Depp faces ‘uphill battle’ in Heard case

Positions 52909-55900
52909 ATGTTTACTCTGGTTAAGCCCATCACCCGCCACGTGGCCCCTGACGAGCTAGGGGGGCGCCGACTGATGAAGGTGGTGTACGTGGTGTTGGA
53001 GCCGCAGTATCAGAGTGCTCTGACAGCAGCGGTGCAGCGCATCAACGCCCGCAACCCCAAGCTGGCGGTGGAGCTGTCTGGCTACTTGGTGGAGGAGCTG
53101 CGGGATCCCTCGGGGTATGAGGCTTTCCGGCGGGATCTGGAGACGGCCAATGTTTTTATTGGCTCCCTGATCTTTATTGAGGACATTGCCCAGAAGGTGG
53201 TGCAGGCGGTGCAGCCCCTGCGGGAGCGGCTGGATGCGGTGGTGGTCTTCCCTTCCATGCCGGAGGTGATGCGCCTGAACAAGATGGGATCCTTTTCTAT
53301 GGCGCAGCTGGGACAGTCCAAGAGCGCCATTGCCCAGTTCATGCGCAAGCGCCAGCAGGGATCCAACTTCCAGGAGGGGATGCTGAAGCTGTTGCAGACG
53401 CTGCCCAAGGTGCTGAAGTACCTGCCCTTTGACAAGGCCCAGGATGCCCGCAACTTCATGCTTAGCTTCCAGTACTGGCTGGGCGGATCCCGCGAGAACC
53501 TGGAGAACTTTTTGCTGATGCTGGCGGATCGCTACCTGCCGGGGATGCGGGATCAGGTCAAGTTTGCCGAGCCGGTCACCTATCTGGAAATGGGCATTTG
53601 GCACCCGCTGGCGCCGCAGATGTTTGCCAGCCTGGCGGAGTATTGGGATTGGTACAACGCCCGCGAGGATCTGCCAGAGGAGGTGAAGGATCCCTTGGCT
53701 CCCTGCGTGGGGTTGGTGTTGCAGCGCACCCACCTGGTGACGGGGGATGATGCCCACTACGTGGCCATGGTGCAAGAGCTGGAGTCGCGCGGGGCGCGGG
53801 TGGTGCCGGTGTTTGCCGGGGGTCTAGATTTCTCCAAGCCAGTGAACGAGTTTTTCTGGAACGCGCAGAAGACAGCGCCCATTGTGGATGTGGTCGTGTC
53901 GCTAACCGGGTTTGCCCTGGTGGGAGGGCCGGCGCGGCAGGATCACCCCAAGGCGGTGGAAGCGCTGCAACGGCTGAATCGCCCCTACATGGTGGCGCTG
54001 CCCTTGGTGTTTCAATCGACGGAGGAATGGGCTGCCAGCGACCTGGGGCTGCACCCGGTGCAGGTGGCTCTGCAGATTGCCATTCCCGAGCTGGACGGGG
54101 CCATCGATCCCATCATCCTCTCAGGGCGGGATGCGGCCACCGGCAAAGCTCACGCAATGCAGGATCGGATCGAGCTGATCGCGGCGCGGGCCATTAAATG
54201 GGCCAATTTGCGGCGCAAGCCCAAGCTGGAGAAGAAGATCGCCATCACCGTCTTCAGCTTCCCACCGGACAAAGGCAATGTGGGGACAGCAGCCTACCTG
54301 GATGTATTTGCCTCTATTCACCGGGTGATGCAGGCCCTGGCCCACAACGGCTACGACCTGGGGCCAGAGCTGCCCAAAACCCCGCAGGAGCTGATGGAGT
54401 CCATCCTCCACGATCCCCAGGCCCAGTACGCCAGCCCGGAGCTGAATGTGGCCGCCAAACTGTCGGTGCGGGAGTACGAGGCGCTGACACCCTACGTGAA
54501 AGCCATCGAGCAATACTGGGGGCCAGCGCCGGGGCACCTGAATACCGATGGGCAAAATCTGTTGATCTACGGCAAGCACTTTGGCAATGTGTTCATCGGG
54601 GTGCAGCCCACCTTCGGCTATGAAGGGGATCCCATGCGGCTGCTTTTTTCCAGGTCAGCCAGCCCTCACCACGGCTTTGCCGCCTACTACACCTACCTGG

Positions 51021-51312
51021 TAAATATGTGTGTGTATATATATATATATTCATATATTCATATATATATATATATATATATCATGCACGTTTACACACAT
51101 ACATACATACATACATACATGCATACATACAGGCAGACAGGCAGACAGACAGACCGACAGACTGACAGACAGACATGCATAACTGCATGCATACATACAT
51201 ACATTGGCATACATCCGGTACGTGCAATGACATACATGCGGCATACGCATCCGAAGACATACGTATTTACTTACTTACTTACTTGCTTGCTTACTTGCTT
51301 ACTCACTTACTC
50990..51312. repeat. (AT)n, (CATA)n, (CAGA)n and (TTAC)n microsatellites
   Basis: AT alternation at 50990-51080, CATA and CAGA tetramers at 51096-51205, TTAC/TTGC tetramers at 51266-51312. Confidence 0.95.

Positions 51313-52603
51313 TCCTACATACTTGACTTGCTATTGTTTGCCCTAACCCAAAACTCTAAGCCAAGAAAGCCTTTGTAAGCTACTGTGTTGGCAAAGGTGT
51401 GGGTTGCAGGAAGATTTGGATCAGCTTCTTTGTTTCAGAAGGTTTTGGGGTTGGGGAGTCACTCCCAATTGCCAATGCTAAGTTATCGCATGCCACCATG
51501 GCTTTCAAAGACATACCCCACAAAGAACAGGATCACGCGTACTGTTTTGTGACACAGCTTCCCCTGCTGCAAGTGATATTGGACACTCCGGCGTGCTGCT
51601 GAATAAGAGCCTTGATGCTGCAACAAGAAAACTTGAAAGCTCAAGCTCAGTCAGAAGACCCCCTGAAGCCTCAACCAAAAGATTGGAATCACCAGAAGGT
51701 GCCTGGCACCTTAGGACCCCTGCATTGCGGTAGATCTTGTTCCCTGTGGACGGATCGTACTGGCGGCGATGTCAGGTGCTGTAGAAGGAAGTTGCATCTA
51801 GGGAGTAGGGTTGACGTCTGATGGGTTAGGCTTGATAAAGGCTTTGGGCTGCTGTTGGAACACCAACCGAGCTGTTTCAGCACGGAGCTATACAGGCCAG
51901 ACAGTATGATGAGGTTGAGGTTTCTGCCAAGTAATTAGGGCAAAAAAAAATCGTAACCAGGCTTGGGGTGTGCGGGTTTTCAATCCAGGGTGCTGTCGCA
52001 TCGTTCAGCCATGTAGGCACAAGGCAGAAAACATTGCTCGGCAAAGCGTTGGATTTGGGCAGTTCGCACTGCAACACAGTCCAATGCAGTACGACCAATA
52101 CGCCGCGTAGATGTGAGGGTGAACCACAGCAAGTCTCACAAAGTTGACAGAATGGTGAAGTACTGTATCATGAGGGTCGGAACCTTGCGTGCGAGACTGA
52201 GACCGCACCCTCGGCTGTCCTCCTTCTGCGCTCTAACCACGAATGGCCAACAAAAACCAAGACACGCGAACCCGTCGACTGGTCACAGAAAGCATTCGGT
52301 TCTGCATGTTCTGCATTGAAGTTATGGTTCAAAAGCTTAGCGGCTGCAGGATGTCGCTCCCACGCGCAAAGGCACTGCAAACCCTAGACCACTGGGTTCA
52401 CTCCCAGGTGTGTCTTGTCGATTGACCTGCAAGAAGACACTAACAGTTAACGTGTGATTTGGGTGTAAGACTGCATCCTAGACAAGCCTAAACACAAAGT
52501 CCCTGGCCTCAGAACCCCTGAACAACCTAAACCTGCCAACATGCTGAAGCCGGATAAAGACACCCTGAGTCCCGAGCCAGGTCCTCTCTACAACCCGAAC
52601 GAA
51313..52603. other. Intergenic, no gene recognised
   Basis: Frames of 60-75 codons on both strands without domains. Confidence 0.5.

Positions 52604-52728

US-based entertainment lawyer Mitra Ahouraian told the New York Post that Depp and his legal team faced an “uphill battle”, and would have to meet a higher legal bar to prove their case.The Pirates of the Caribbean star’s high-profile would make the case harder to win because there was an additional requirement to prove “actual malice” on the part of the defendant, he said.“Defamation cases are hard to win in general – and even more difficult when they involve celebrities,” Ahouraian – who is no involved with the Depp case – told the Post. “He has this additional burden which is not easy,” he said.Meantime, Depp, 58, is reportedly spending his week break from the trial in Europe. “Johnny is in Europe taking some time out to rest for a few days, hang out with old friends, playing music, and is taking long walks in the countryside,” a source told Page Six.Depp is suing Heard, 36, for $US50 million over a 2018 Washington Post opinion article in which she referred to herself as a “a public figure representing domestic abuse.”While Heard didn’t name Depp in the essay, his legal team argues it was still defamatory, because it was clearly referencing allegations of domestic abuse Heard made in 2016.The Aquaman actor filed a $100 million countersuit, with the case ongoing for four weeks so far, breaking for one week on May 5 after Heard took the stand. Halim Dhanidina, a former California judge and current criminal defence lawyer, told The Post there were two major challenges in these cases – that opinions can’t be considered defamatory, and that the statements being challenged must be proven false.“Defamation cases are generally difficult, largely because you have this tension between a person’s First Amendment rights to express themselves and the difference between a statement of opinion and a statement of fact,” Dhanidina said.“Statements of opinion generally speaking are not something for defamation suits because you can’t prove or disprove what someone’s opinion is or whether it’s accurate.”The experts agreed that where high-profile clients are involved, you need to go one-step further than proving the statements were false, by also proving “actual malice”.Actual malice means a false statement was made with the knowledge it was untrue or was made recklessly. “Neither of them, in my opinion, are going to be able to meet the standard to establish that they were defamed,” Ahouraian said.“It’s probably going to be a wash on either side.”If there was some truth to Heard’s statement, Depp will lose. “That’s not defamation,” she said.But according to Dhanidina, Depp’s good reputation may help his case.“Johnny Depp is largely a well-regarded person,” the former judge said. “When you think about what the average American knows about him it’s going to be very popular movies like the ‘Pirates of the Caribbean’ franchise.”“You can go to Disneyland or Disneyworld and there he is. His image is all throughout that amusement park ride in a very wholesome environment,” Dhanidina said. “That gives him an advantage to a certain extent.“If the jurors go into this feeling like they already know him and like him and trust him, then he can’t help but enjoy somewhat of a natural advantage there,” Dhanidina added.New York lawyer Richard Altman, who reps Mariah Carey’s brother, Morgan Carey, in his defamation suit against his sister, told The Post Depp’s suit was “a thin case”.“I don’t understand how this case was never dismissed,” he said. “The [Heard op-ed] article doesn’t point to any specific facts so again it looks like an opinion,” Altman said.“A woman who says she was abused is writing about being abused. you can’t have a defamation suit based on opinion.”Altman said if you sue for defamation you’re putting your entire reputation on the line.“It becomes fair game for attack by the other side so if you have any skeletons in your closet or if you have any past indiscretions they are very likely to come up,” he said. Another complicating factor is having to prove how the alleged defamation led to monetary loss. “Part of the difficulty there is connecting those two dots – this false statement led to this economic loss,” Dhanidina said.Regardless of the outcome, sources close to Depp reported say he feels vindicated by being able “to tell his side of the story.”

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